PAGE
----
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No Telephone to Heaven Summary & Study Guide

This Study Guide consists of approximately 36 pages of chapter summaries, quotes, character analysis, themes, and more - everything you need to sharpen your knowledge of No Telephone to Heaven.
This section contains 611 words
(approx. 2 pages at 400 words per page)
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No Telephone to Heaven Summary & Study Guide Description

No Telephone to Heaven Summary & Study Guide includes comprehensive information and analysis to help you understand the book. This study guide contains the following sections:

This detailed literature summary also contains Topics for Discussion and a Free Quiz on No Telephone to Heaven by Michelle Cliff.

This short poetic novel explores racial tensions between blacks and whites from two perspectives, that of a light skinned black woman and a darker skinned black man, each of whom internalizes the negative attitudes of whites and responds to them with violence. With a narrative that is fluid and rich in metaphor, the novel explores themes related to the nature of motherhood and of home.

As a rickety truck makes its way up a rain-soaked mountainside with a cargo of people and weapons, the novel begins its journeys back and forth through time and place. In both narratives, the focus is on a light skinned black woman named Clare. As she rides up the mountain, she reflects on her life to this point and how she became a revolutionary in the cause of Jamaican black rights.

Clare's narrative is paralleled by the story of a black man named Christopher who grow up poor in the slums of Kingston. His near-psychotic rage and frustration drove him to kill the upper-middle class family for whom he worked. Narration eventually reveals that although he remained at large and never faced legal consequences for his crimes, his mental state deteriorated, to the point that he becomes a familiarly, safely insane figure on Kingston's streets.

For her part, Clare's story begins with her parents, Boy and Kitty, and their decision to leave Jamaica for what they believe will be a better life in America (a decision triggered in part by Christopher's killings). The lighter skinned Boy is determined to put behind the inhibiting, violent racism he encountered in Jamaica, but when he discovers that similar racism is also prevalent in America, he does everything he can to make his family as white as possible. Kitty, however, feeling abandoned in her blackness, subversively tries to both maintain and defend it. She eventually leaves her husband and one daughter (Clare) to what she thinks is the white-defined life they want. Clare, however, discovers that she doesn't want to abandon her racial identity in the way her father has taught her, and so leaves for a journey of self-discovery and affirmation.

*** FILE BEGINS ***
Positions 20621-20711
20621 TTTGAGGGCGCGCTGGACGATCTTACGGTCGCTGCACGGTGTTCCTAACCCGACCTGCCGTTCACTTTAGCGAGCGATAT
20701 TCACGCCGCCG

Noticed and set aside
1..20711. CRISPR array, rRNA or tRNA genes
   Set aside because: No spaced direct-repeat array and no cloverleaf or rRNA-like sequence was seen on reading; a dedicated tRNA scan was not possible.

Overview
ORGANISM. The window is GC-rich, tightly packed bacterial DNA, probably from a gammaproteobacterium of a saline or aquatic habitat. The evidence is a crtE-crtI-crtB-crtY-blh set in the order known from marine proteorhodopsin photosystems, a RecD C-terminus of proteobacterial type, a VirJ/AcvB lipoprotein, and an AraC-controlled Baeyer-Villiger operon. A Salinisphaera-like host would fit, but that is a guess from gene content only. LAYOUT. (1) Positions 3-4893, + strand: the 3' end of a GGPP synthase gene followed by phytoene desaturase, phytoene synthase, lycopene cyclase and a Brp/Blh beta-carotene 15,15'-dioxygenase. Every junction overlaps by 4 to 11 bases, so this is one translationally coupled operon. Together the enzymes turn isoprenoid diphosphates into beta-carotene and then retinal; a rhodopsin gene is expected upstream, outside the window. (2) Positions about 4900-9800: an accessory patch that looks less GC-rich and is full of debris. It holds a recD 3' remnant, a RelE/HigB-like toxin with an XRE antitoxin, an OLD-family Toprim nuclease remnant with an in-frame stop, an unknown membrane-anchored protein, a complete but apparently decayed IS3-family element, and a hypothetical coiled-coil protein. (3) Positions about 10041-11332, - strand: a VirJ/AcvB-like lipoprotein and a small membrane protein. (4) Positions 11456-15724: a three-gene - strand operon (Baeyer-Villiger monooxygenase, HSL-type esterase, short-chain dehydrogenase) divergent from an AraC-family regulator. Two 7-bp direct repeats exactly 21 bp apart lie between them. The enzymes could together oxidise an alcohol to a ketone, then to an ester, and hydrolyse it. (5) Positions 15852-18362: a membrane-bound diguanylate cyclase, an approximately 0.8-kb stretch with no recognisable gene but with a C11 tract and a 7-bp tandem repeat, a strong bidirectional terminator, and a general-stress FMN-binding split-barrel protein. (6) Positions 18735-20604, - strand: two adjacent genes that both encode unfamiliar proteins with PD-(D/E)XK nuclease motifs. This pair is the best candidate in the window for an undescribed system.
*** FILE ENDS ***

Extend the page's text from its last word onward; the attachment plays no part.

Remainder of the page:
Clare's journey takes her first to England, where she loses herself in the study of ancient cultures and becomes friends with a fellow academic who, to Clare's disappointment, eventually reveals herself to be as racist as so many of the other people she has encountered. She abandons her studies and travels through Europe in the company of an expatriate American soldier who was wounded in Vietnam. She becomes pregnant with his child, but miscarries. Shortly afterward, the soldier abandons her and she finally returns to Jamaica. There she re-encounters an old friend, once known as Harry but now known as Harriet after a self-castration. Harriet introduces her to the world and the battles of a group of Jamaican revolutionaries, leading Clare to realize this is an opportunity to follow through on the altruistic ideals of both her mother and grandmother.

The stories of Clare and Christopher intersect again late in the novel when Christopher (now known simply as The Watchman) is hired to portray a "wild native" in a film about blacks being produced and shot by whites in Jamaica. Clare, Harriet, and the other revolutionaries plot to sabotage and/or disrupt the shoot. The lives of both Clare and Christopher, as well as those of the other revolutionaries, are ended when the police, apparently alerted by a traitor to the revolutionary cause, strafe the trees and bushes around the setting for the shoot with gunfire. Clare's last moments are portrayed as being filled with memories of the Jamaican language. Narration concludes with a reference to day breaking.

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This section contains 611 words
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